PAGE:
New 'totalitarian' home education rules in England drive families north to Scotland
Home schooling advisers say they are being swamped by inquiries from parents who want to move to Scotland
The housing market may still be gloomy but one group of people could offer estate agents a glimmer of hope, as home education support groups report a huge increase in the number of inquiries from parents thinking of moving to Scotland. "People are serious about leaving England," says Barbara Stark, chair of Action for Home Education. The surge in interest follows the government's planned shake-up of home education in England – described by Stark as "totalitarian".
Schoolhouse, a Scottish home education charity, has received four times the normal numbers of inquiries from English parents considering a move north, with nearly 100 in the two weeks following the publication in June of Graham Badman's review of home education in England. The review's key recommendations would force families who opt out of schooling to register annually with their local authorities, submit learning plans and undergo regular inspections. The report was accepted by the government.
Schoolhouse spokesperson Alison Preuss says: "The Badman report came out in the middle of June and we started getting swamped with calls from English families who were asking about how 'safe' Scotland was by comparison. "We are not only being asked about the home education law, but also about the political climate, transport links, housing, employment and business opportunities by parents who are making plans to move to Scotland." Scottish educational policy recommends that LEAs should be in contact with home-schooling families annually, but this is a recommendation, not an obligation.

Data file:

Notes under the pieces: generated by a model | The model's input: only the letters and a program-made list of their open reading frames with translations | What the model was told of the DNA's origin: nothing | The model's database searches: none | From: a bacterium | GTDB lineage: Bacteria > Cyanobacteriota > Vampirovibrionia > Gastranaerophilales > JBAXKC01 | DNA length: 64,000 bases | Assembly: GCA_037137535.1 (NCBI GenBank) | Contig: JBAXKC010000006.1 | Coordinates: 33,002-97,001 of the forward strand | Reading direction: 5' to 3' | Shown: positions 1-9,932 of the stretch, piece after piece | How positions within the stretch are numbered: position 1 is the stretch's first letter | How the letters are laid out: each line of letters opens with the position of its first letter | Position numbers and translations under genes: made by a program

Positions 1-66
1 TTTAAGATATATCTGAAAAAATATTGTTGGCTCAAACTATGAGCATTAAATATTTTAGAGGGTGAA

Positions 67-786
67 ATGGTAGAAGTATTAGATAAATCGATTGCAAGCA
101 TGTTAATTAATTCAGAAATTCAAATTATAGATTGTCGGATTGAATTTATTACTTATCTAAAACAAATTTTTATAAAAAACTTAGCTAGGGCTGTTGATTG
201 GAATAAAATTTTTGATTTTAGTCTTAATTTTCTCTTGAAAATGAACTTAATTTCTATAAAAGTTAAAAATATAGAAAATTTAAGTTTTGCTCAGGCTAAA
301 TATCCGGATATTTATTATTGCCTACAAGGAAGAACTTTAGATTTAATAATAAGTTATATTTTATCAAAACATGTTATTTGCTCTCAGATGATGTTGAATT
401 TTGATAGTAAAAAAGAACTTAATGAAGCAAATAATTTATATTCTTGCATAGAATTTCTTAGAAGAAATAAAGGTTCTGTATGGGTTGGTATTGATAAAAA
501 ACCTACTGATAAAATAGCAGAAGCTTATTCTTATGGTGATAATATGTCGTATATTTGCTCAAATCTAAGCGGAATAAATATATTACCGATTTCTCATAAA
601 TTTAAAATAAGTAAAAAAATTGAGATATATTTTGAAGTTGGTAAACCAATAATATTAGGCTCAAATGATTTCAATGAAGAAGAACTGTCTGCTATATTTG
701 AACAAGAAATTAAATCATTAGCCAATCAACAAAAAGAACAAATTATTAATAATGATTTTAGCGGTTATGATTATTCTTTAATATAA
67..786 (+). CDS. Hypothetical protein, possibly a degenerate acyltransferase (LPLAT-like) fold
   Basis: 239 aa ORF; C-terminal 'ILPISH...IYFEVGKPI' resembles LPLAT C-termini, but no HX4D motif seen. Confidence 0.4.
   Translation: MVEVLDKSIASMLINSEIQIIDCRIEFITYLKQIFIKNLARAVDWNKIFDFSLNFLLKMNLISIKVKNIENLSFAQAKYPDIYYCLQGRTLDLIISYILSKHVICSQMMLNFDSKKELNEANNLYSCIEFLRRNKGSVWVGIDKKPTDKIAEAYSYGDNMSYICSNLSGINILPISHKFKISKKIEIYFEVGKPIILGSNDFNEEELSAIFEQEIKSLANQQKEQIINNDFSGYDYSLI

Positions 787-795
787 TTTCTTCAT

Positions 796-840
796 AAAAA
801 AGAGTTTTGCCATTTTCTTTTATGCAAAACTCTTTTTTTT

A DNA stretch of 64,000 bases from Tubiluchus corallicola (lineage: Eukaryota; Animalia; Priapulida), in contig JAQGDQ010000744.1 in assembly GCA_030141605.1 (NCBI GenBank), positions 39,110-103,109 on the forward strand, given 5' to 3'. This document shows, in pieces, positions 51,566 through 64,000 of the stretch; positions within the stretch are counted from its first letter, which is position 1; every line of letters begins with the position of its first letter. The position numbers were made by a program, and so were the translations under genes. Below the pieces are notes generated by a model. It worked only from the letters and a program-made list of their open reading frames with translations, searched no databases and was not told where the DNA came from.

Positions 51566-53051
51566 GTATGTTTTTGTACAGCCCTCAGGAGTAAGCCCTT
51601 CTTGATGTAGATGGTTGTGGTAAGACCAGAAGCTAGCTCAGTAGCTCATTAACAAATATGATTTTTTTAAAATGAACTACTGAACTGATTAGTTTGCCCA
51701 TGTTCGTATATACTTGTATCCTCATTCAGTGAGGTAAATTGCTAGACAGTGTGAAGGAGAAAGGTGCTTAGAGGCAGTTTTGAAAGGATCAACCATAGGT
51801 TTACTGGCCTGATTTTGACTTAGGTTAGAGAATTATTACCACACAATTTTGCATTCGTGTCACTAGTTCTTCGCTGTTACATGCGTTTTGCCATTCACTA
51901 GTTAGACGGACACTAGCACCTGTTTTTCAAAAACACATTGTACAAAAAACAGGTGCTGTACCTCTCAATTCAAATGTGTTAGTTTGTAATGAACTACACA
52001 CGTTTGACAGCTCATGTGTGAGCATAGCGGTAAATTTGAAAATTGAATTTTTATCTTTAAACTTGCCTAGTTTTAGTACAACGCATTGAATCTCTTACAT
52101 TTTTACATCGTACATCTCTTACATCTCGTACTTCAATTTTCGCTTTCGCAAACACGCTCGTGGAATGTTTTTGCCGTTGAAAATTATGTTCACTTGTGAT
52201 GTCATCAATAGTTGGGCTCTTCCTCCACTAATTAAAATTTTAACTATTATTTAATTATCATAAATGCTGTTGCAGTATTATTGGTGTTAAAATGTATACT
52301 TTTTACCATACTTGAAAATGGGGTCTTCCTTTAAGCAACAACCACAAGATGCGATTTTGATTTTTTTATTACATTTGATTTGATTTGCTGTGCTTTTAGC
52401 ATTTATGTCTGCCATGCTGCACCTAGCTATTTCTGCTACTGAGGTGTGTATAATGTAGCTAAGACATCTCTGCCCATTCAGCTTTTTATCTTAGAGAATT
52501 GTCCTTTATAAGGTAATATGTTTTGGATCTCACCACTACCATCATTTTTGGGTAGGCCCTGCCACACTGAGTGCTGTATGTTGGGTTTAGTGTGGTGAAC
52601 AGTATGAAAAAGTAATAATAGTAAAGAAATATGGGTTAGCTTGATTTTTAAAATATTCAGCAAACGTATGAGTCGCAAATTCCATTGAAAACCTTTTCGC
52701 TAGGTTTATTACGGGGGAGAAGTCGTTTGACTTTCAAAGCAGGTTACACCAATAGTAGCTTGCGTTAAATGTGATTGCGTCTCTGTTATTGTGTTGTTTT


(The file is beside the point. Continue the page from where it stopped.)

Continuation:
The Badman proposals are causing Techla and David Wood to "reluctantly" move north from Hellifield, North Yorkshire, to North Ayrshire with their four children. Techla Wood says if the family remained in England, they could not continue with their "child-led learning" because of the requirement that teaching plans must be submitted to local authorities. "My eldest children, twins Daisy and Chloe, are 13 and have never been to school, but the Badman report turns everything that we have being doing on its head. If we stay in England, Ben and Ariana, who are six and one, won't have the same options to explore their education or have the freedom to learn as the older kids have," she says.
The Woods are looking at houses in the Largs, West Kilbride and Fairlie area. "It's a difficult time to do this with the financial crisis, but if it came to it we would put the house on the market below the market price just to get a quick sale and then go and stay with friends."
Lisa Amphlett and partner Gareth Jenkins from Stafford have been looking at houses in Glasgow and Edinburgh, where property is expensive. The couple run a web design company, making them reasonably mobile, but they need good transport links and have altered their business plans to finance the move, even though their daughter, Millie, is only 20 months old. They fully intend to home educate Millie.
Lisa Amphlett explains: "We are prepared to go as quickly as possible but we have set a deadline when Millie turns five. Being judged on our educational or parental quality is not a road we want to take."
BRITAIN'S ENERGY CRISIS: HOW LONG TILL THE LIGHTS GO OUT?